What Is White Asparagus and Why Is It White?
Get to know white asparagus—and discover the secret to its pale color.
The anticipation of fresh, tender spears of green asparagus at your local farmers market or grocery store is a sure sign of spring. But wait! What’s that bunch of chubby-looking white stuff? That’s white asparagus, the pale cousin of green asparagus and a sought-after European delicacy. While it’s not as common here as it is in Europe, it is popping up in specialty grocery shops more often.
Is white asparagus the same as green?
Basically, white and green asparagus are the same thing with one major exception—the way they’re grown. Just like your skin changes color when exposed to the sun, so does asparagus. When new spears pop out of the ground, reaching up toward the sun’s rays, they develop chlorophyll, which turns the spears green through the magic of photosynthesis.
White asparagus, however, is grown completely under the soil or covered with plastic so it is never exposed to sunlight. This prevents photosynthesis, keeping the spears milky white. As they grow, more dirt is mounded up around them, keeping them covered until harvest.
Is white asparagus good?
Well, that depends who you ask. Europeans, particularly Germans, are so wild for white asparagus, or spargle, as they call it, that they actually have annual Sparglefests and bus tours to asparagus farms in the spring. But white asparagus does taste a bit different. The flavor is milder and more delicate, with a slightly bitter taste, when compared to green asparagus. I tasted white asparagus when I was in Germany, and I can vouch for this.
How do I prepare white asparagus?
Start by snapping off the woody ends of the stalks. Because white asparagus spears are thicker and a bit more fibrous than green asparagus, lay them on the counter and peel the bottom two-thirds with a vegetable peeler. They can then be roasted, baked, sautéed, boiled or shaved in salads just like green asparagus. However you cook them, make sure that the white spears are cooked all the way to very tender. In Europe, white asparagus is often simmered and drizzled with melted butter or dipped into hollandaise sauce. (Here’s an easy recipe for hollandaise, by the way.)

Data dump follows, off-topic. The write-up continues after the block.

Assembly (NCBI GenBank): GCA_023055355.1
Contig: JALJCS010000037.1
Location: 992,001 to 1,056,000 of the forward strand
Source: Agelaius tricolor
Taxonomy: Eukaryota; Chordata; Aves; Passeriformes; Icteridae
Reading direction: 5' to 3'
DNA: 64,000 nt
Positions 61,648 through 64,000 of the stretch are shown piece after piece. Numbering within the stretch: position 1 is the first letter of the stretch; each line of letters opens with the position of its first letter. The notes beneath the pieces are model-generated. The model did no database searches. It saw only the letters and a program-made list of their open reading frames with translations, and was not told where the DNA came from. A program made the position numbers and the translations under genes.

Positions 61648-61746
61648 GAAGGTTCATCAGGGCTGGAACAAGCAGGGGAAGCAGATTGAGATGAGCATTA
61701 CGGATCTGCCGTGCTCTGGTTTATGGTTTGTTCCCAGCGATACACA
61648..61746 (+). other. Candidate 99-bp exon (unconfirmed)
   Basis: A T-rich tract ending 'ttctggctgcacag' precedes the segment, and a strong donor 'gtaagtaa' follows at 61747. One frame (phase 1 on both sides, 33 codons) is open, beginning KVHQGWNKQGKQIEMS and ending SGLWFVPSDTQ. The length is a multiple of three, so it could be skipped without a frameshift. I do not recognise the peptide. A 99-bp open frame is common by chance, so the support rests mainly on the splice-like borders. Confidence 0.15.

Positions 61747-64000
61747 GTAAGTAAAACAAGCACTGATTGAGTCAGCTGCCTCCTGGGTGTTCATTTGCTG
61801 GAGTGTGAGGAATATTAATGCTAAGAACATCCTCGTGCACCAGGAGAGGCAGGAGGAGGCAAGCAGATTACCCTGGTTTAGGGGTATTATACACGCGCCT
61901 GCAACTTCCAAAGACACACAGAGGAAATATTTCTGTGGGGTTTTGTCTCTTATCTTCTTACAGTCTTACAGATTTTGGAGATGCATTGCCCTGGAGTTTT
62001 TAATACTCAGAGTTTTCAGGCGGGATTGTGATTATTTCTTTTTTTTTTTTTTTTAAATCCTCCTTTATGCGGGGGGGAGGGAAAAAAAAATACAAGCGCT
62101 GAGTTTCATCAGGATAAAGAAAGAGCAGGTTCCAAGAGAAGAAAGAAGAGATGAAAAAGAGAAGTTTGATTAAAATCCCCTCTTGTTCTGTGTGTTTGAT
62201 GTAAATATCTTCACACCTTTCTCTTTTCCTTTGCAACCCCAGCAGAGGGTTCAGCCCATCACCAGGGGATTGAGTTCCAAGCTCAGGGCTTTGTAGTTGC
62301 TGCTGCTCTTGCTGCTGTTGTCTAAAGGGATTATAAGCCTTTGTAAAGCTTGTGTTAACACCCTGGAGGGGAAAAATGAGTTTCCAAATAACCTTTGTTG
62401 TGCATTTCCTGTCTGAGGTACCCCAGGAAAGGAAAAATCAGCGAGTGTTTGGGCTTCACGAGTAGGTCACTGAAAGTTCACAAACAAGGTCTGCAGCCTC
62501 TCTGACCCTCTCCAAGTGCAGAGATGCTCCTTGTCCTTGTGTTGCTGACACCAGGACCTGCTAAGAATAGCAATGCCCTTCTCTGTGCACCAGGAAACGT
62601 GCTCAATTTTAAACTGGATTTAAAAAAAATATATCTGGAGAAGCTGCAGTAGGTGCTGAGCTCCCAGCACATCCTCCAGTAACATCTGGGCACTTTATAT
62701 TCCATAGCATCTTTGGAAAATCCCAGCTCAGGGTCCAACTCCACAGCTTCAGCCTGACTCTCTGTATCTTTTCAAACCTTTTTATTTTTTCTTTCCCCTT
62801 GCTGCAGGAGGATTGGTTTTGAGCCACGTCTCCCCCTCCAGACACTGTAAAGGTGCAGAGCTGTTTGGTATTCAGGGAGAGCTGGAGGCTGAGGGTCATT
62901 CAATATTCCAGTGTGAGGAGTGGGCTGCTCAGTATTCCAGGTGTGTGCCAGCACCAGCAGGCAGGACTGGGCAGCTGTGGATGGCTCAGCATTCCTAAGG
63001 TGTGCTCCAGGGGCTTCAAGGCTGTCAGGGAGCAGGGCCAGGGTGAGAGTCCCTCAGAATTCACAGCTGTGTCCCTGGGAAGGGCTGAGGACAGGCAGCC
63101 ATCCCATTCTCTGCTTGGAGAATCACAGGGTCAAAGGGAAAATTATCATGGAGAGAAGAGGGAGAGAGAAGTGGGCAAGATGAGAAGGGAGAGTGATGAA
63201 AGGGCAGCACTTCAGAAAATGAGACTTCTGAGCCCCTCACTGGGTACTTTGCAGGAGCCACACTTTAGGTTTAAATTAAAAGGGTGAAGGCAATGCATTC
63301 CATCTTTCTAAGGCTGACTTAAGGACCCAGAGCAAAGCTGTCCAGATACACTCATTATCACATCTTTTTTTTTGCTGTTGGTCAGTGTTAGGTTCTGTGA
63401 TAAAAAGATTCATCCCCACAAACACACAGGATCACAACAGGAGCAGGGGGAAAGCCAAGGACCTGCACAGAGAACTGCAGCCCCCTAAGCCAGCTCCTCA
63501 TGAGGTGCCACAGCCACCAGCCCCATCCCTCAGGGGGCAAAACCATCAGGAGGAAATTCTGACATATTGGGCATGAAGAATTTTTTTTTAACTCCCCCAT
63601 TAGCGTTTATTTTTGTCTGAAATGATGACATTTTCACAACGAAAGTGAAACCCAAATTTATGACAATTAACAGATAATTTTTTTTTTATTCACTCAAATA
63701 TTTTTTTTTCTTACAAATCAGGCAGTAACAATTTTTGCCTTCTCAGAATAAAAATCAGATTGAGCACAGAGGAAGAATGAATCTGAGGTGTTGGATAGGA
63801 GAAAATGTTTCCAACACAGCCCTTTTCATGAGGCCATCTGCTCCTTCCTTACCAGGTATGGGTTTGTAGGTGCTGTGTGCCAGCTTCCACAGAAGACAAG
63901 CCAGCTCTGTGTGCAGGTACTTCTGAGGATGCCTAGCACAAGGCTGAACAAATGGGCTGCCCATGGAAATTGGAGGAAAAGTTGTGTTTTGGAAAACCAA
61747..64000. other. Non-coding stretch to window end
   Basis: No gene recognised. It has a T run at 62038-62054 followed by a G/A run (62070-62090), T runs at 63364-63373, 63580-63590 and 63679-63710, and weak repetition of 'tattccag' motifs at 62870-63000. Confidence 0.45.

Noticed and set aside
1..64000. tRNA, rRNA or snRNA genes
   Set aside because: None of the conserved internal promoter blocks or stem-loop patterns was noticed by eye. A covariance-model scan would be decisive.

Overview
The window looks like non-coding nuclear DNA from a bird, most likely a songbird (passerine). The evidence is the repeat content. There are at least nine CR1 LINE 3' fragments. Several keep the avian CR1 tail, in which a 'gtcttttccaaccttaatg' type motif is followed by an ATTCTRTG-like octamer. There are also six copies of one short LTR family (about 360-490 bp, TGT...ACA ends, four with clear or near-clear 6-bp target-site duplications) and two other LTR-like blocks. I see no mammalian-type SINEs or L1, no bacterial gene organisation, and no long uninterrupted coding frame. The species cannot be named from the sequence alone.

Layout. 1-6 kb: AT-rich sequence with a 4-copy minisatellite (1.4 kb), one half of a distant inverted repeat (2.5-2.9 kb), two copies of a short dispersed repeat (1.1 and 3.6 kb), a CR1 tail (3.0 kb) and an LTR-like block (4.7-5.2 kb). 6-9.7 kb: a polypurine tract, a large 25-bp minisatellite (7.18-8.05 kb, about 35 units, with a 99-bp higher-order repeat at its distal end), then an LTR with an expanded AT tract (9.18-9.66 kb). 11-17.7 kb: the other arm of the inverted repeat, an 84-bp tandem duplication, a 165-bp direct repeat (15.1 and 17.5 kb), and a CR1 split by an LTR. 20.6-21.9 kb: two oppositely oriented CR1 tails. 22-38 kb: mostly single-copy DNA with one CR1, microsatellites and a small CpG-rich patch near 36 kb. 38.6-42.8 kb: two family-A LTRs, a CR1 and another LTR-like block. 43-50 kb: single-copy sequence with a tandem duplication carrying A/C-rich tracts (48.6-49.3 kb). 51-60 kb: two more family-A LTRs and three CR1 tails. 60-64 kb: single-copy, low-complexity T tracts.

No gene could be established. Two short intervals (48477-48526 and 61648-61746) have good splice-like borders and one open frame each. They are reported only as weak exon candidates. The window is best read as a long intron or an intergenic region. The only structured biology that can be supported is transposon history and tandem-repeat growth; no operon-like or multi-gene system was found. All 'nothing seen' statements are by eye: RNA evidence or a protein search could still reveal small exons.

How long does white asparagus last?
The key to keeping both white and green asparagus fresh as long as possible is moisture, but even with that, this isn’t a long-term vegetable. You can wrap a damp paper towel around the ends and place the spears in an open plastic bag in the fridge. (It needs some air circulation.) The asparagus should last up to 4 days. My favorite way to store it, however, is to stand the spears up in about 1 inch of water in a small dish (like flowers in a vase). This might garner you an extra day or two. If in doubt, give it the sniff test—you’ll know right away whether it’s still usable. You can also freeze asparagus after blanching it first. (Check out this handy how-to for blanching vegetables.)
Why is white asparagus so expensive?
Because growing white asparagus underground is much more labor intensive, that’s reflected in the price. Each stalk must be unearthed and cut by hand, a painstaking job. White asparagus can be as a much as $2 more a bunch than green.
Although green asparagus still rules in the U.S., demand for white asparagus has been increasing in recent years. Who knows, a few years from now we may be celebrating at our own Sparglefest!